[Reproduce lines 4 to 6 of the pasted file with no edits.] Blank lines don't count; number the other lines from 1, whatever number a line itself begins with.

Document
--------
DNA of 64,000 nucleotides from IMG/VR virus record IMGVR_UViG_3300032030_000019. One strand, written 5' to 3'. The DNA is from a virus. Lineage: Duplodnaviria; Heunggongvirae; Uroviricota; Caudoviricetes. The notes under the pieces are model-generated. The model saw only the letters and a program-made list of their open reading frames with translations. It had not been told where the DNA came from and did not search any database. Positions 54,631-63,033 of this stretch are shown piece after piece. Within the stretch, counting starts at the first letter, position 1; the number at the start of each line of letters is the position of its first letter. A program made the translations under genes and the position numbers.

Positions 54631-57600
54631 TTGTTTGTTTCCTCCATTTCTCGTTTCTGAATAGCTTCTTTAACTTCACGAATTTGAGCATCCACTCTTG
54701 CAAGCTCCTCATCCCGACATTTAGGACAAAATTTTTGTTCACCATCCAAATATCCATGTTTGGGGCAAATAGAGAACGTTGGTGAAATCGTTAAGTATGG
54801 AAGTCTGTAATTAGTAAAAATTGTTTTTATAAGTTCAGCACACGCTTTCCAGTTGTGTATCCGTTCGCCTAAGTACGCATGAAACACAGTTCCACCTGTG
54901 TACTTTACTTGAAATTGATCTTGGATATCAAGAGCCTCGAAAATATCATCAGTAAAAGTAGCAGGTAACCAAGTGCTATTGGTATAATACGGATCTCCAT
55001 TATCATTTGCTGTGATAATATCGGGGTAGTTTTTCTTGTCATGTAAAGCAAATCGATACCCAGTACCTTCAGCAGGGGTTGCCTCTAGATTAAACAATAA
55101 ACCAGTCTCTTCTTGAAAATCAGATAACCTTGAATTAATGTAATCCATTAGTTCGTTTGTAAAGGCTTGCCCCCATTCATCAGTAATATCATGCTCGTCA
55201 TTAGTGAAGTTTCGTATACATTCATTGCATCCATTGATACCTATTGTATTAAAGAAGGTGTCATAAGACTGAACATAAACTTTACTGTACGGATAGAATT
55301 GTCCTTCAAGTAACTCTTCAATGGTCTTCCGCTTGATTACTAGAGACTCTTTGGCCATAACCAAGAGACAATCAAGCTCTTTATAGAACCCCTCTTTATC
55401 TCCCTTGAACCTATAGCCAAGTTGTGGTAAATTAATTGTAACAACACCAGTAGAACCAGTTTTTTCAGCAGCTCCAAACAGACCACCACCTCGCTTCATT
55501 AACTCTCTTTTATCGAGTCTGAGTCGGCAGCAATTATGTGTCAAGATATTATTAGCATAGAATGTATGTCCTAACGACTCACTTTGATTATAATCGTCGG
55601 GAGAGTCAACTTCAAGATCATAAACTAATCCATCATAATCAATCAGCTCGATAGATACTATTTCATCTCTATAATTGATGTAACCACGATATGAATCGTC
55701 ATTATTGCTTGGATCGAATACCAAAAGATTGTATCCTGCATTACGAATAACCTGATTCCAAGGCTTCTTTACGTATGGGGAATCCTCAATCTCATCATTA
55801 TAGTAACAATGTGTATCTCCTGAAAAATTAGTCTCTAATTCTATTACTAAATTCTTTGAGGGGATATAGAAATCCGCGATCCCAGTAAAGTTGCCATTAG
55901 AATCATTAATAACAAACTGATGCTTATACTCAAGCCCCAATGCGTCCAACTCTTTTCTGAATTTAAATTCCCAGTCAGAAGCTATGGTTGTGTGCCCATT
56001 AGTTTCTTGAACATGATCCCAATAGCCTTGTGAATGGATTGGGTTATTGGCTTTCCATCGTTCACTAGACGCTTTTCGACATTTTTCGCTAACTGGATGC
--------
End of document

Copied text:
54701 CAAGCTCCTCATCCCGACATTTAGGACAAAATTTTTGTTCACCATCCAAATATCCATGTTTGGGGCAAATAGAGAACGTTGGTGAAATCGTTAAGTATGG
54801 AAGTCTGTAATTAGTAAAAATTGTTTTTATAAGTTCAGCACACGCTTTCCAGTTGTGTATCCGTTCGCCTAAGTACGCATGAAACACAGTTCCACCTGTG
54901 TACTTTACTTGAAATTGATCTTGGATATCAAGAGCCTCGAAAATATCATCAGTAAAAGTAGCAGGTAACCAAGTGCTATTGGTATAATACGGATCTCCAT